“The purpose of the Black press is to tell our stories that otherwise are not told. One of those stories is the presence of our creative side in the visual arts world,” added Washington.
NBC 5 Responds
What Else is Possible?
“There's really no doubt in my mind that the whole digitization of society and assets is here to stay,” said Richard Raizes, a partner at blockchain investment firm Plutus21.
The Dallas-based startup grew out of SMU’s entrepreneurship incubator and focuses on blockchain infrastructure investments.
“Scarcity of something digital is definitely a theme that's here to stay. Entrepreneurs and creators from around the world are going to take this scarcity in a digital form and they're going to create what we can't even imagine today,” said Hamiz Awan, founder of Plutus21.
Raizes and Awan said they believe that, in the future, more assets can be minted. And, those deals will someday move through the internet as quickly as email does now.
“There is a generational shift: the kids that are born today, I don't think they're going to ever use cash. I think they’re going to be natively used to the digital world. So to them, the value of something digital is the same as the value of something physical,” said Awan.
Is Your Money Safe?
NFTs are not regulated like your bank account. There are few protections.
Cathlin Tully, an attorney with the FTC’s division of privacy and identity, said she is especially wary of any promise of getting rich quick with NFTs.
“We tend to see scams pop up in areas like that, especially in newer types of markets,” said Tully.
Tully said to treat any accounts or digital wallets holding your tokens like bank accounts. Guard your passwords, make sure passwords are difficult and unique and don’t reuse passwords for other accounts. Tully said if it's available, enable multi-factor authentication.
Some NFT consumers tell NBC 5 Responds they’ve run into other complications.
“I probably spent about a month pretty heavily investing in it, both from a money perspective and time perspective. I'd say the last two months, I've been waiting to get my money out,” said AG, who asked us not to use his last name in order to keep his account private.
AG told NBC 5 Responds he spent around $10,000 buying NFTs on Top Shot and made some trades, but said he had to wait weeks to withdraw the money. He eventually got it.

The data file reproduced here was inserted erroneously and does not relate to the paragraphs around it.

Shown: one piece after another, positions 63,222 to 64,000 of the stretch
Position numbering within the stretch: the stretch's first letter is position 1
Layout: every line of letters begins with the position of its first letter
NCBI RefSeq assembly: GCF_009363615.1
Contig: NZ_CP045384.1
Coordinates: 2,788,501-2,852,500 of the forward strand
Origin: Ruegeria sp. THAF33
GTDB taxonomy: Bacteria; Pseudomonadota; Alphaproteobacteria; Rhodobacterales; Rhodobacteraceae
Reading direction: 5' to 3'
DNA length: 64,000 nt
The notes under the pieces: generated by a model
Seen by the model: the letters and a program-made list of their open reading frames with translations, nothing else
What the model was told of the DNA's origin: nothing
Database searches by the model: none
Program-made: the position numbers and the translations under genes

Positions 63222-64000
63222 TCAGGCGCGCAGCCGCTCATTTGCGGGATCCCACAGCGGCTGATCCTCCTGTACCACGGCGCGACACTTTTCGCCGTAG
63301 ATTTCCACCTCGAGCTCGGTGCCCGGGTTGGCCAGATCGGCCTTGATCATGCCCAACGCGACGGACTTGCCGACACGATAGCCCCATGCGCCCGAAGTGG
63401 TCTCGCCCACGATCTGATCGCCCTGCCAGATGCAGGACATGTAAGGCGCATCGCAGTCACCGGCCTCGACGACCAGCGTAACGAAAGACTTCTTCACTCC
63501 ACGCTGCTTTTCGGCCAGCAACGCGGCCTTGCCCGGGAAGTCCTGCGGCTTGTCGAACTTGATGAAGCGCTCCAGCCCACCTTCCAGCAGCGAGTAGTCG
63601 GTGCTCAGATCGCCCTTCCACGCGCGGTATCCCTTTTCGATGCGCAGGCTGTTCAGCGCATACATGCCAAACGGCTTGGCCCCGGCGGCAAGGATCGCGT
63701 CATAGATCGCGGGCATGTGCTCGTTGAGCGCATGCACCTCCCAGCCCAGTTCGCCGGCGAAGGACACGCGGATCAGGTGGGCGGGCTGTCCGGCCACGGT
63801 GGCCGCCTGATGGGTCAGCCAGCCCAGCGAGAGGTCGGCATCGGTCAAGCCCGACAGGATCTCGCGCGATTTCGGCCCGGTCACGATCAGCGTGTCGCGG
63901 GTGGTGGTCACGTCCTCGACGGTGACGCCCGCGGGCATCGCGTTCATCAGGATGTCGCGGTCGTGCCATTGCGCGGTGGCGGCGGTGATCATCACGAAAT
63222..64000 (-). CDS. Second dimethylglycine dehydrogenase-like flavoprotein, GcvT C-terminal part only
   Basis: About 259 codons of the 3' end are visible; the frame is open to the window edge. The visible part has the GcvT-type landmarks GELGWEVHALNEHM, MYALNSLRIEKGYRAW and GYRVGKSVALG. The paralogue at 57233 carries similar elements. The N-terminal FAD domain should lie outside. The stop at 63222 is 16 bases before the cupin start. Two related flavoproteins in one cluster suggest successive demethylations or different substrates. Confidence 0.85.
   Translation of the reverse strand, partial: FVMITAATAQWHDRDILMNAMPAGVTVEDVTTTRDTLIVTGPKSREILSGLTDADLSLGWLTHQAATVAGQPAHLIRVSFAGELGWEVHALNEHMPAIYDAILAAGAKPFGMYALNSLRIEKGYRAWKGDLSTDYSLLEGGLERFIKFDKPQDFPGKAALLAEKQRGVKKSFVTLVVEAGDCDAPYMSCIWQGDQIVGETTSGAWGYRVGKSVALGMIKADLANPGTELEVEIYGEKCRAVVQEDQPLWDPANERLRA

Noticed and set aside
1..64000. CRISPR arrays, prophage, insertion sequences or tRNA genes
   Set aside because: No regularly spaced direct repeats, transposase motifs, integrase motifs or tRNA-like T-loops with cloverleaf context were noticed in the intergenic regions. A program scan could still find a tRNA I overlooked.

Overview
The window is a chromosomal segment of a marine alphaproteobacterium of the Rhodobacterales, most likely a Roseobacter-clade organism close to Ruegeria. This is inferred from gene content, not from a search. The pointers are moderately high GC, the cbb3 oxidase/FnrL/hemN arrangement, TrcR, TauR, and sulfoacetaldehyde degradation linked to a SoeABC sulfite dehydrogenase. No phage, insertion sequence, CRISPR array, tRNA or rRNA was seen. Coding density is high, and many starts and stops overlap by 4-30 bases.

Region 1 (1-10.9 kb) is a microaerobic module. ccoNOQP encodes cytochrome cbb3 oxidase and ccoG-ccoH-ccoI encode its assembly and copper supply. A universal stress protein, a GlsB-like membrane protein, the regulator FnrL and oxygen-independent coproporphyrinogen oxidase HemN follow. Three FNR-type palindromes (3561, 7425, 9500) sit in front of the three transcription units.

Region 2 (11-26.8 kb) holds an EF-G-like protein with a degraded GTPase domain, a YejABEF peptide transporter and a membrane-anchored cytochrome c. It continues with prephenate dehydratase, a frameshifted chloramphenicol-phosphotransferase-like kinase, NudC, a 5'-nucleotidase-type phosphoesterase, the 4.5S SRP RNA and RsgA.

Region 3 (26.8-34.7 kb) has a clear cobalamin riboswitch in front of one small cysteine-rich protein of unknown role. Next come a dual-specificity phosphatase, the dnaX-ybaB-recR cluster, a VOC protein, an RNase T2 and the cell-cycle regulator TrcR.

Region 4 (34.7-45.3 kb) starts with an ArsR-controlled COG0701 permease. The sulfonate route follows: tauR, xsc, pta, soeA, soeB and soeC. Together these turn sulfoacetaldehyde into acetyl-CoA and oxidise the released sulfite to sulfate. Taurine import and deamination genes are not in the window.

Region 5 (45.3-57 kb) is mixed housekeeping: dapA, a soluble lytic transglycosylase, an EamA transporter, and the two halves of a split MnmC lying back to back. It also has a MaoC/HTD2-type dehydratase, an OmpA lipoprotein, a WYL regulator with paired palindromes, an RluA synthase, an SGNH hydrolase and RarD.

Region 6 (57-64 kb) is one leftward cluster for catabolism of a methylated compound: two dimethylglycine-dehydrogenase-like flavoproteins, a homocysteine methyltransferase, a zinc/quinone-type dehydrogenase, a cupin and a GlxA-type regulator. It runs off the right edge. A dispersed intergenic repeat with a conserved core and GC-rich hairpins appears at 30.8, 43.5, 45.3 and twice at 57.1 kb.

Dapper Labs shared this blog post with NBC 5 Responds, pointing to growing pains along with security and compliance checks. It said accounts have to be created for at least 45 to 60 days before an account is eligible for withdrawal access – a policy to prevent credit card chargebacks by bad actors.
“They'll point to it being in a beta. My point is, if you can take my money, you should be able to give me my money,” said AG.
All About the Money?
At the Dallas Weekly, we asked Jessica Washington how she would define a successful Dallas Weekly NFT.
“The thing that makes us successful as a newspaper is the engagement. Are people actually putting eyes on what we're talking about?” said Washington.
“There is a lot of negativity on the Internet,” said Jeremiah Long – who is also an artist. “The NFT community enforces positivity. They want to see you shine, they want to see your positive things, they want to see you say something happy, they want to see you compliment someone's art.”
Long’s advice to anyone looking into NFTs?
“A bad reason to support it is to Google, 'What's the hottest piece of art?' and throw your disposable income at it and then hope it's going to turn into a million dollars,” said Long.
“If you are a person who wants to see an artist you really love do really well over time, that's a great reason,” Long added.
For Cash Sirois, NFTs, like his other collectibles, offer competitive fun.
“Everybody likes a good chase,” said Sirois. “It reminds me of my childhood. It reminds me of going to buy a pack of cards and hoping for a Dwight Gooden and not getting it. Then, sometimes getting it.”